I  was fortunate enough to direct an archaeological project at Placentia that explored the remnants of the colony for four years, and the project continues on today. I’m now interested in the French settlement that occurred outside of the colony—the unofficial settlements that were established in Placentia Bay, on the Burin Peninsula, and off the south coast of the island of Newfoundland.

One of these settlements was established on Oderin Island. We know it as Oderin today, which is an English adaptation of its original French name, Audierne.  Oderin is located in western Placentia Bay, about 9 kilometers offshore from the Burin peninsula.   The first reference to permanent settlement on the island is by two families, one of whom was the Lafosse family. Only a handful of historic documents mention the Lafosse settlement, and most of those don’t contain much detail.  This means that most of what we’re going to learn about the settlement is going to come from archaeology. Still, what we know of the Lafosse family from these documents is fascinating, and their story was one of the main reasons behind my decision to do archaeology on Oderin Island.  I think their story would make a fantastic movie, actually. It’s a complicated story, which means it’s a long one, so bear with me.


General antics of Public Archaeology student

As a student archaeologist, life is routine but fairly relaxed. I am currently finishing my Masters with only my dissertation left to do. I spend most of my time in the Institute of Archaeology library and talking to fellow Institute students in the park. I like the fact that we all do a range of subjects for our dissertations, from archaeology and art to conservation; it is surprising where archaeology plays a role. My dissertation is part of a project at the British Museum – I am helping to develop a new video-conferencing session, related to the Portable Antiquities Scheme and the work it does with treasure finds. The session is going to be structured around challenge-based learning – this involves a real life situation where students have to make their own decisions based upon the resources/evidence available to them.  Its main elements consist of allowing students to work by themselves with minimal input from an adult, using teamwork and applying technology. Having fun is a key aspect of the activity. I am currently making Top Trump cards of treasure finds… this should make my next presentation more entertaining, will also help me to decide which artefacts should be used for the session.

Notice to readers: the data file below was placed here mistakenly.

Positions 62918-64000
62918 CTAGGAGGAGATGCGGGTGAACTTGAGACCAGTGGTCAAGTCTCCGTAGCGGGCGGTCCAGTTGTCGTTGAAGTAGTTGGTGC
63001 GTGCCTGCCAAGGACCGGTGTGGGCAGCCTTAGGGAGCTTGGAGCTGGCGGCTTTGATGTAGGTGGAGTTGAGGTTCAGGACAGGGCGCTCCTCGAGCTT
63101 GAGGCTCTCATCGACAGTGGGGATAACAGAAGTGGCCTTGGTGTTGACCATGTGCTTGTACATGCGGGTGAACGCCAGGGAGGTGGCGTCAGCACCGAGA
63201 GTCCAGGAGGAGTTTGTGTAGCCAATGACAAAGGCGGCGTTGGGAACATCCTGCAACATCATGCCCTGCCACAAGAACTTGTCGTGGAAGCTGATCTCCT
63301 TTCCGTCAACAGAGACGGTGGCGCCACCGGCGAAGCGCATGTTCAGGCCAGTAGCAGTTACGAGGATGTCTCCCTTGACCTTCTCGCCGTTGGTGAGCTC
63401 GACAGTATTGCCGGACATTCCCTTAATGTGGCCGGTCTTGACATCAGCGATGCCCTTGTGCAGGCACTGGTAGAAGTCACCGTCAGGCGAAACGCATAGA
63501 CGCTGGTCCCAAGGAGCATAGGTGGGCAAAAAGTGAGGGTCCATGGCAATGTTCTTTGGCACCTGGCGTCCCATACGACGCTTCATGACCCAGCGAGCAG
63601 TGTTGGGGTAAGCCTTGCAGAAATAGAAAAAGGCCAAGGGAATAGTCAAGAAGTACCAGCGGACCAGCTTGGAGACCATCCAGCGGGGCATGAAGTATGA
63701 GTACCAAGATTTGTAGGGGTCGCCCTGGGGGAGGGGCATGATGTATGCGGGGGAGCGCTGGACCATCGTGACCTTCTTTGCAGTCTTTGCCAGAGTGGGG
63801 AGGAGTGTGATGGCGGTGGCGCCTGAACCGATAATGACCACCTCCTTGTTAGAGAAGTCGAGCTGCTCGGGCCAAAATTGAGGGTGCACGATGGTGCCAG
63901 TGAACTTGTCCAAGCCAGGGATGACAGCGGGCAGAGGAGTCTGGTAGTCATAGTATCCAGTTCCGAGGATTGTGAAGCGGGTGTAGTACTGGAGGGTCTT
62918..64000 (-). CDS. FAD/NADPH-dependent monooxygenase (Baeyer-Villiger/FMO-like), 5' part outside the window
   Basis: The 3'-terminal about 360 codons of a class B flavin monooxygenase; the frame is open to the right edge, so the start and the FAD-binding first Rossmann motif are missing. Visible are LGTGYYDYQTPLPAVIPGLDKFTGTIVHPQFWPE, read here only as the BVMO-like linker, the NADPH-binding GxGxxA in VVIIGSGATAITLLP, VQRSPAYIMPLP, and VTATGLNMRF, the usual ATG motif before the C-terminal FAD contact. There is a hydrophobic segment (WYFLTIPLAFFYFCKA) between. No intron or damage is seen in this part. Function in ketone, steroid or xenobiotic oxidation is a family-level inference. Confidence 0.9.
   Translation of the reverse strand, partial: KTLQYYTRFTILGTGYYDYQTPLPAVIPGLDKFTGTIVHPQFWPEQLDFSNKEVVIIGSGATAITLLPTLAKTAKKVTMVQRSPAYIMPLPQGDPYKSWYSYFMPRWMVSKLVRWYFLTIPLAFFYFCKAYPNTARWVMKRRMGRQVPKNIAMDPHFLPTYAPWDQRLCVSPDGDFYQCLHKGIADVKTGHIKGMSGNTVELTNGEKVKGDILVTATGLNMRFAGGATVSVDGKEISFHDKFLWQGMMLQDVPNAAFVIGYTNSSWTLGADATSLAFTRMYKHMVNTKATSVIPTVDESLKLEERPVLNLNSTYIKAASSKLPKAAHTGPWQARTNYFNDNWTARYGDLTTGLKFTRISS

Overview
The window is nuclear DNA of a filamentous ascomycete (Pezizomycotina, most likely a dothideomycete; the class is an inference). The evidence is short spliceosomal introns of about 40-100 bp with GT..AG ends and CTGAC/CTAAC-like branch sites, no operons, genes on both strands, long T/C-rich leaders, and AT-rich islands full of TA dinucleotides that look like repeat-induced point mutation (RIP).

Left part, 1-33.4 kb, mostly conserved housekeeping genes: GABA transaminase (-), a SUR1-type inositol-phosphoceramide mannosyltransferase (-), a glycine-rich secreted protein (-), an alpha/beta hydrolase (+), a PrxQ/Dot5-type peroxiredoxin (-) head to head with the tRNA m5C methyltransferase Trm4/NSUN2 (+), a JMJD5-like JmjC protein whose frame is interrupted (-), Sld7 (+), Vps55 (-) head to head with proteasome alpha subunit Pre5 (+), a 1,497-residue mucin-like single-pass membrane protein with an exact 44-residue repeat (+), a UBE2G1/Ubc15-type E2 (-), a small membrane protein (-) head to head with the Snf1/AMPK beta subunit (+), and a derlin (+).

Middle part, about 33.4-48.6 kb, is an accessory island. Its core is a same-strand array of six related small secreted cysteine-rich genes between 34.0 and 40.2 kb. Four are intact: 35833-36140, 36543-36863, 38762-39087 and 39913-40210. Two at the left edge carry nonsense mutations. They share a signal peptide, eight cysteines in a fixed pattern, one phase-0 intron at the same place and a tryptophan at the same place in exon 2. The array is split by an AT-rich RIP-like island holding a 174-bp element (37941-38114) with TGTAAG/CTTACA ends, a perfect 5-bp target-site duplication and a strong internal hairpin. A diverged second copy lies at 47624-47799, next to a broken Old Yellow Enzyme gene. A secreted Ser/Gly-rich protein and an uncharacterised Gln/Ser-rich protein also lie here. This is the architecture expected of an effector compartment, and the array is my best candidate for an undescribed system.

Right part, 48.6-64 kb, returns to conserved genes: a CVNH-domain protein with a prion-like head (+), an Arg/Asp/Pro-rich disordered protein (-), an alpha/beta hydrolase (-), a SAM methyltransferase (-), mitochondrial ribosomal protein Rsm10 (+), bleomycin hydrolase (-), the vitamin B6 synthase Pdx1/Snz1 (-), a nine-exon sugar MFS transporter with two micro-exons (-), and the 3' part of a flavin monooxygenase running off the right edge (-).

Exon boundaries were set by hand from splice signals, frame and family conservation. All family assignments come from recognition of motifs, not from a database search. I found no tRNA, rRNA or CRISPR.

I am a Public Archaeologist. Frankly, I admit that my knowledge of historical periods/civilisations is very superficial. However, I am comfortable with this as I am primarily interested in how the public perceive archaeology – through television, newspapers, museums and even politics.  I work as a facilitator at the British Museum, a job I love and enjoy; it is always good to see children getting really stuck into an activity (trying to get a balance between entertainment and education, of course) and I like hearing the questions they ask. Sometimes they approach objects with a completely different perceptive, which is refreshing after reading so much academic literature. The activities I am involved in range from following museum trails, presenting arts and crafts to schools groups and making news reports. I actually spent most of my time in the Samsung Digital Discovery Centre, where we use technology and the museum’s collections to create both family and school activities. One example is the Sutton Hoo Headline, where  school children create a news report of the discovery using a video camera and a green screen – we get them to gather content by visiting the galleries using a video mobile phone.